• Grab more Free Nursing Care Plans - http://1nurses.com/ncp/ Review prenatal Hb/Hct; note presence of Anemia, obesity, diabetes, prolonged labor conditions/risk factors that predispose client (especially with membranes ruptured) prior to to postoperative infection. cesarean delivery, corticosteroid therapy, malnutrition, smoking, and chronic lung disease increase the risk of infection and delayed healing. Assess client’s nutritional status. Note appearance Client who is 20% below normal weight, or who is of hair, fingernails, skin, and so forth. Determine anemic or malnourished, is more susceptible to prepregnancy weight and prenatal weight gain. postpartal infection and may have special dietary needs. Encourage oral fluids and diet high in protein, Prevents dehydration; maximizes circulation and vitamin C, and iron. urine flow. Protein and vitamin C are needed for collagen formation; iron is needed for Hb synthesis. Inspect abdominal dressing for exudate or oozing. A sterile dressing covering the wound in the first Remove dressing, as indicated. 24 hr following cesarean birth helps protect it from injury or contamination. Oozing may indicate hematoma, loss of suture approximation, or wound dehiscence, requiring further intervention. Removing the dressing allows incision to dry and promotes healing. Note operative record for use of drain and nature Moist environment is an excellent medium for of incision. Clean wound and change dressing bacterial growth; bacteria can travel by capillary when wet. action through the wet dressing to the wound. Note: Incision into the lower uterine segment heals more rapidly than classic incision and is less likely to rupture in subsequent pregnancies. Inspect incision, evaluate healing process, noting These signs indicate wound infection, usually localized redness, edema, pain, exudate, or loss caused by streptococci, staphylococci, or of approximation of wound edges. Pseudomonas species. Note: Wound infections are usually clinically apparent 3–8 days after the procedure. Assist as needed with removal of skin sutures or clips. Incision is usually sufficiently healed to remove sutures on the 4th or 5th day following surgical procedure. Encourage client to take warm showers daily. Showers, usually allowed after the 2nd postoperative day, promote hygiene and may stimulate circulation and healing of wound. Note: In some cultures, showers/tub baths are avoided until lochial flow ceases or longer, as dictated. Assess temperature, pulse, and WBC count. Fever after the 3rd postoperative day, leukocytosis, and tachycardia suggest infection. Elevation of temperature to 101°F (38.3°C) within the first 24 hr is highly indicative of infection; an elevation to 100.4°F (38.0°C) on any 2 of the 1st 10 days postpartum is significant. Assess location and contractility of uterus; note Following cesarean birth, the fundus remains at involutional changes or presence of extreme the level of the umbilicus for up to 5 days, when uterine tenderness. involution begins, accompanied by an increase in lochial flow. Delayed involution increases the risk of endometritis. Development of extreme tenderness signals possible retained placental tissue or infection.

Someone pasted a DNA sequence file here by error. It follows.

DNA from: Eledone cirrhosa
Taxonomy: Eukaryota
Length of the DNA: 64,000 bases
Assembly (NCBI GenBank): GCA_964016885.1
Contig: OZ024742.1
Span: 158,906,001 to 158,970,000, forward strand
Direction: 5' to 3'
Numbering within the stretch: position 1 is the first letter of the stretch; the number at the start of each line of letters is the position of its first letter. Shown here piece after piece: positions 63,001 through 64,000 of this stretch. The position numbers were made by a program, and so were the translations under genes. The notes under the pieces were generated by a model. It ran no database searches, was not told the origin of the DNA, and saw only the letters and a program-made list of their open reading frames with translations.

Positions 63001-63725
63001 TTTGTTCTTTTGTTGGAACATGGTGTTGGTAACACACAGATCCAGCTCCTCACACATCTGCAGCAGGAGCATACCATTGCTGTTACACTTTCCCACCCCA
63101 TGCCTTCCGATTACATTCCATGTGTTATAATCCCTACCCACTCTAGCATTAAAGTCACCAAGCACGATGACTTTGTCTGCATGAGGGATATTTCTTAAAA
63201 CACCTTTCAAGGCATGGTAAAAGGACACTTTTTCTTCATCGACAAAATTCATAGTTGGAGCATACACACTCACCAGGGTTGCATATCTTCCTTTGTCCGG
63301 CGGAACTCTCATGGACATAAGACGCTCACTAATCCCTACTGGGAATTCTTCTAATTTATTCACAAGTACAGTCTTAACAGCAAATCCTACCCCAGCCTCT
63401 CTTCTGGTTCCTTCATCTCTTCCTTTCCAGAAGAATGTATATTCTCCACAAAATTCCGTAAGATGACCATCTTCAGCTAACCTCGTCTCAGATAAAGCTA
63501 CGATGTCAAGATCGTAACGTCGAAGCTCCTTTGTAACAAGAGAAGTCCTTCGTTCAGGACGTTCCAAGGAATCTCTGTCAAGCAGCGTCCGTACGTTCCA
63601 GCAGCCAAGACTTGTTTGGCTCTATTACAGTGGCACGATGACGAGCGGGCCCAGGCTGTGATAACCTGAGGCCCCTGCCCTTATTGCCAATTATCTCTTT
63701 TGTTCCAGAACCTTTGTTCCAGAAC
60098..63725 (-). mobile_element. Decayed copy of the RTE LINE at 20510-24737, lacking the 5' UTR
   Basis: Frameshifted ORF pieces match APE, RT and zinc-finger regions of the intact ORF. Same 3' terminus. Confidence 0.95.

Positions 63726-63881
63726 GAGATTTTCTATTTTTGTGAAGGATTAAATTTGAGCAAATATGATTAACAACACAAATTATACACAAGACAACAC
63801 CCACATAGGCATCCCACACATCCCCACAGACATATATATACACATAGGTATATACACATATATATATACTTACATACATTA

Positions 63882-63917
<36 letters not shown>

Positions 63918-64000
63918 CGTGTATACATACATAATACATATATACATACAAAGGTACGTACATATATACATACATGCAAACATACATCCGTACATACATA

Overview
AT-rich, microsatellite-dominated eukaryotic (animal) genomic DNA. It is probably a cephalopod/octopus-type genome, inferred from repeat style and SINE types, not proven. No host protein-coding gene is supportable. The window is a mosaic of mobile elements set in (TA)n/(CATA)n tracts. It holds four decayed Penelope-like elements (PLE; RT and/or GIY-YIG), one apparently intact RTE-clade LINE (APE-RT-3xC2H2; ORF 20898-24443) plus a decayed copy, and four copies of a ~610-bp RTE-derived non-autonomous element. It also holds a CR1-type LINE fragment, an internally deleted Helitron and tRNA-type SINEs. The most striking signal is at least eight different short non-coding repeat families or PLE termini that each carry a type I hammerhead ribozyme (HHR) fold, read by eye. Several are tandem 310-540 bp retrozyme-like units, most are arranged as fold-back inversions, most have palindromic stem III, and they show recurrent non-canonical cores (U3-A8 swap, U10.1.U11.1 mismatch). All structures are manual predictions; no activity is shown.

• Grab more Free Nursing Care Plans - http://1nurses.com/ncp/ Note amount and odor of lochial discharge or Lochia normally has a fleshy odor; however, in change in normal progression from rubra to serosa. endometritis, the discharge may be purulent and foul-smelling, and may fail to demonstrate normal progression from rubra to serosa to alba. Maintain sterile, closed injury drainage system Prevents introduction of bacteria when indwelling with drainage bag in dependent position. catheter is used and avoids urinary reflux, reducing risk of infection. Provide perineal and catheter care, per protocol. Helps eliminate medium of bacterial growth; promotes hygiene. Note frequency/amount and characteristics of urine. Urinary stasis increases the risk of infection. Cloudy or malodorus urine indicates presence of bacteria. Promote rest and encourage use of semi-Fowler’s Rest reduces metabolic process, allowing oxygen position once anesthesia precautions are completed. and nutrients to be used for healing. Semi-Fowler’s position promotes flow of lochia and reduces pooling in uterus, and maximizes respiratory function. Inspect IV site for signs of erythema or tenderness. Indicates local infection, requiring removal of catheter and possibly restarting the IV line in another site. Evaluate condition of nipples, noting presence of The development of nipple fissures/cracks cracks, redness, or tenderness. Recommend routine potentiates risk of mastitis. examination of breasts. Review proper care and infant feeding techniques. (Refer to ND: Pain [acute]/[Discomfort].) Assess lung sounds and respiratory ease or effort. Rhonchi indicative of retained secretions should Note crackles/rhonchi, dyspnea, chest pain, fever, not be present, yet breath sounds may be or mucopurulent sputum. diminished for the first 24 hr after surgery. Absence of lung sounds indicates consolidation or lack of air exchange, suggesting atelectasis or possibly pneumonia. Note: Atelectasis usually occurs in the first 72 hr after the procedure, whereas pneumonia typically develops after 72 hr. Institute turning, coughing, and deep-breathing Improves depth of respirations and alveolar expansion; routines with splinting of incision every 2–4 hr clears secretions that could block bronchioles. while awake. Note productive cough. Productive cough indicates client is clearing bronchial secretions effectively. Splinting prevents excessive strain on incision, reducing discomfort and enhancing client’s participation in activity. Collaborative Administer oxytocin or ergot preparation. (Note: Maintains myometrial contractility, thereby Oxytocin infusion is often ordered routinely for retarding bacterial spread through walls of uterus; 4 hr following surgery.) aids in expulsion of clots/membranes. Monitor laboratory test results, such as BUN and In the client who has had PIH, kidney or vascular 24-hr urine, for total protein, creatinine clearance, involvement may persist, or it may appear for the and uric acid, as indicated. first time during the postpartal period. As steroid levels decrease following delivery, renal function, evidenced by BUN and creatinine clearance, begins to return to normal within 1 wk; anatomic changes (e.g., dilation of ureters and renal pelvis) may take up to 1 mo to return to normal.